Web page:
If you've never written a cover letter, or struggled when you've tried to write one, I wouldn't be surprised if you've searched for cover letter samples to copy and use as your own. This is a common approach, but NEWS FLASH: You're not the only one who thought it'd be a good idea. In other words, you risk handing in a cover letter the employer has seen before. I'm not saying you should never borrow from someone else's cover letter; I'm saying you shouldn't copy a sample letter verbatim.  More »

Take it from HR: One Typo Can Kill Your Chances

You can't know whether the person you're emailing will or won't dump you because of a typo on your resume or cover letter. But you can be sure that most job openings are going to attract a lot of applicants, and the folks on the receiving end are going to need some way to make the pool smaller. That's why you have to make sure your resume and cover letter are perfect every time.  More »

Make the Cover Letter Your Secret Weapon

How do I stand out among all those other candidates for the job? It's a question I hear a lot lately. With an average of six candidates for every job opening in the United States, it's hard to know how to get employers to notice you. Everyone is looking for that special trick or magic codeword.  More »

Quick Cover Letter Tip: Add LinkedIn Recommendations

Glowing recommendations in your LinkedIn profile can be a huge help in proving your value as an employee, but they're pretty much useless if employers don't take the time to look you up. So why not call attention to them by adding one to your cover letter? It's a great way to make your case for the job. Here's how.  More »

What to Say in Your Cover Letter

No matter how much advice is out there, a lot of job seekers still seem baffled by the concept of using cover letters. They wonder if they really need a cover letter (yes); if it should just repeat what's in the resume (no); if it has to be customized for every job (yes), and how long it should be (1 page max). But the burning question, the one that really seems to gets people's knickers in a twist, is: What should I say in my cover letter?  More »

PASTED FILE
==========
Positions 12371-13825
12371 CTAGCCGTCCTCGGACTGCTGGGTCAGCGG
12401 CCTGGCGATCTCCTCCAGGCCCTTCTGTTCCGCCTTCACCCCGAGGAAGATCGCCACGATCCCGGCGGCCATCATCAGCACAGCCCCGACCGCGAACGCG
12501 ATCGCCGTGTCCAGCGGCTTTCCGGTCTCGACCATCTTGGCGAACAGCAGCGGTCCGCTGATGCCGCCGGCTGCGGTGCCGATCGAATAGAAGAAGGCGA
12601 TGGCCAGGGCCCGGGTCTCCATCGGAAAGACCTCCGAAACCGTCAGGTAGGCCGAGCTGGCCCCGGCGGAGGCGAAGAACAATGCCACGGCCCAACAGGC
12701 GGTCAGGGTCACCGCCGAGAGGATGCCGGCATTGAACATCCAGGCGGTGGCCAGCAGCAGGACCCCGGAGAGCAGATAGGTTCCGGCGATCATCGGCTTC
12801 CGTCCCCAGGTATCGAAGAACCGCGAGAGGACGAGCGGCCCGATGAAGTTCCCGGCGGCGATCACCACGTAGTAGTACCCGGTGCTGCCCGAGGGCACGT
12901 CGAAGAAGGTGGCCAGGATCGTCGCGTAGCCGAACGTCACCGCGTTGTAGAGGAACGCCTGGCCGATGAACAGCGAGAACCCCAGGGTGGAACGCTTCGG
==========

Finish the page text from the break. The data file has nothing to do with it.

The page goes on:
When and How to Name-Drop in Your Cover Letter

All the career pros say it's not what you know, but who you know. There's no real scientific proof of that concept, but experience tells us they're right. So if you know someone who works for a company you're applying to, don't be afraid to mention their name in your cover letter. Here are some guidelines to being an effective name-dropper.  More »

3 Ways to Address Salary in Your Cover Letter

Salary is such a delicate part of every job search. You want the job but you don't want to work for free, and you don't want to take a pay cut if you don't have to. So if you find a job ad that requests salary requirements, how do you address it in your cover letter? Here are three options.  More »

Coming Soon to a Cover Letter Near You!

When you go to the movies, you always see previews of the coming attractions. The goal, of course, is to make each member of the audience whisper to their companion, Ooh, that looks good. I can't wait to see the movie! In career terms, your cover letter is the preview and your resume is the movie.  More »

How to Write a Cover Letter to a Recruiter

Writing a cover letter to an employer is a lot different from writing one to a recruiter. You want to grab the reader's attention in both, but the type of information you include can vary greatly. Here's a chart to help identify the differences between a letter addressed directly to an employer, and a letter to a recruiter.  More »

Write a Targeted Cover Letter for Every Job

There's no getting around it. You need to include a targeted cover letter if you're applying for a specific job (form letters won't cut it). As the name implies, a targeted cover letter speaks directly to the job you're interested in, using words and phrases that match the job description. Thus, no two targeted cover letters should ever be exactly the same. It's a pain in the butt to tweak your letter for every new job application, but it's also one of the best ways to show you're willing to put in the extra effort to do it right.  More »

3 Tips to Avoid a Boring, Self-Absorbed Cover Letter

When you meet someone new, it's not always easy to strike up a conversation, especially if you focus only on yourself. Self-absorption is a big turn-off. The trick is to find something of mutual interest and see how far it takes you. If your knowledge matches their interests, and vice versa, it could be the start of a great friendship. The same theory applies to writing your cover letter.  More »

Survey Says: No Salary Requirements in Cover Letter